Definition of Derivative
A financial instrument that is based on some underlying asset.
For example, an option is a derivative instrument based on the right to buy or
sell an underlying instrument.
Contracts such as options and futures whose price is derived from the price of the
underlying financial asset.
Markets for derivative instruments.
A financial security, such as an option, or future, whose value is derived in part from the
value and characteristics of another security, the underlying security.
security’s risk-free interest rate.
Cumulative gains or losses reported in shareholders'
equity that arise from changes in the fair value of available-for-sale securities, from the
effects of changes in foreign-currency exchange rates on consolidated foreign-currency financial
statements, certain gains and losses on financial derivatives, and from adjustments for underfunded
A method of pricing options or other equity derivatives in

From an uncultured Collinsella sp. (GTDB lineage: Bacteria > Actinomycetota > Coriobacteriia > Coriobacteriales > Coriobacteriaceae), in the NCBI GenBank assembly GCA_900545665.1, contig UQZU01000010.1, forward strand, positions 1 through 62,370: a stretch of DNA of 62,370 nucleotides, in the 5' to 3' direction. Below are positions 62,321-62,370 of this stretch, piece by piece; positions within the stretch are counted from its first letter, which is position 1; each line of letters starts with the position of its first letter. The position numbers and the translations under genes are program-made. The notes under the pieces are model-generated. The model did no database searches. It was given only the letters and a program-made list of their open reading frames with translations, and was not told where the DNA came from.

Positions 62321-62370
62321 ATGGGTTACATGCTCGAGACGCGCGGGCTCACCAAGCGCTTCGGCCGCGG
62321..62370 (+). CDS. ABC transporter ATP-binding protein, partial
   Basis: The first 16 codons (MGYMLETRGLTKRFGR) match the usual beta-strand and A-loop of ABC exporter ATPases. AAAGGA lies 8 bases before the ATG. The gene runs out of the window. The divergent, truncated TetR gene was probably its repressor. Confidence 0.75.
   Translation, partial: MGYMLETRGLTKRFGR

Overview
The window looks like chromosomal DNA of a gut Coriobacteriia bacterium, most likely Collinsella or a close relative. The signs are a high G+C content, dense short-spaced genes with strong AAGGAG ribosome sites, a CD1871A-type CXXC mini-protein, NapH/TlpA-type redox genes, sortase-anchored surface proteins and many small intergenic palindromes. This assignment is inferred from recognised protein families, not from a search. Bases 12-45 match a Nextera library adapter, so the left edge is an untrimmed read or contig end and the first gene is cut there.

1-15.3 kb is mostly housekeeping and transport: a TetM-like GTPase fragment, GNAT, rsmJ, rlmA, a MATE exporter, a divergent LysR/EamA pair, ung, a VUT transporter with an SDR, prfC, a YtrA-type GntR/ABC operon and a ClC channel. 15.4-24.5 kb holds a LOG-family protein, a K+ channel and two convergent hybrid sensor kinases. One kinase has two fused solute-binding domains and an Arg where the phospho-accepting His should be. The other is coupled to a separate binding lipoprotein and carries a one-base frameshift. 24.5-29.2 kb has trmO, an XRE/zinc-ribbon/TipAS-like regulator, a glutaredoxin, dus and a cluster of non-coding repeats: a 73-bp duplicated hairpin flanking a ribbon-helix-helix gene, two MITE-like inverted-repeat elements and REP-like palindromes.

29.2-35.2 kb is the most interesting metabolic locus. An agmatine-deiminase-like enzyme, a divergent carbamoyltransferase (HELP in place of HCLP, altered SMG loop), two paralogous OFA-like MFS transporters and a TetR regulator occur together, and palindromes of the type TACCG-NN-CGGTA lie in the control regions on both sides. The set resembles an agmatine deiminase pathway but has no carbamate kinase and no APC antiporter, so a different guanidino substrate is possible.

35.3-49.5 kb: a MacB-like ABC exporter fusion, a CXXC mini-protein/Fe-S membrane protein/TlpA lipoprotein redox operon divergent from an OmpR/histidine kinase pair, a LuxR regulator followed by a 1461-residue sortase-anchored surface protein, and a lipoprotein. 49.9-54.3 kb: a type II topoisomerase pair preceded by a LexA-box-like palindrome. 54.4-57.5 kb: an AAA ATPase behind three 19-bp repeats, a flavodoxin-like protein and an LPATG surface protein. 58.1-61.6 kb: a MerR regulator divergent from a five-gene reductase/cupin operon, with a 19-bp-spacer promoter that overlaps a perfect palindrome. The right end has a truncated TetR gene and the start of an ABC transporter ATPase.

which the probability over time of each possible price follows a binomial
distribution. The basic assumption is that prices can move to only two values
(one higher and one lower) over any short time period.
A trend allowing creation of securities either by combining primitive and derivative
securities into one composite hybrid or by separating returns on an asset into classes.
Terms that refer to the combination of
capital sources that a business has tapped for investing in its assets—in
particular, the mix of its interest-bearing debt and its owners’ equity. In a
more sweeping sense, the terms also include appendages and other features
of the basic debt and equity instruments of a business. Such things
as stock options, stock warrants, and convertible features of preferred
stock and notes payable are included in the more inclusive sense of the
terms, as well as any debt-based and equity-based financial derivatives
issued by the business.
Also called spot markets, these are markets that involve the immediate delivery of a security
Related: derivative markets.
The rate of change of the price of a derivative security relative to the
price of the underlying asset; i.e., the first derivative of the curve that relates
the price of the derivative to the price of the underlying security.
Refers to one of the two basic sources of capital for a business, the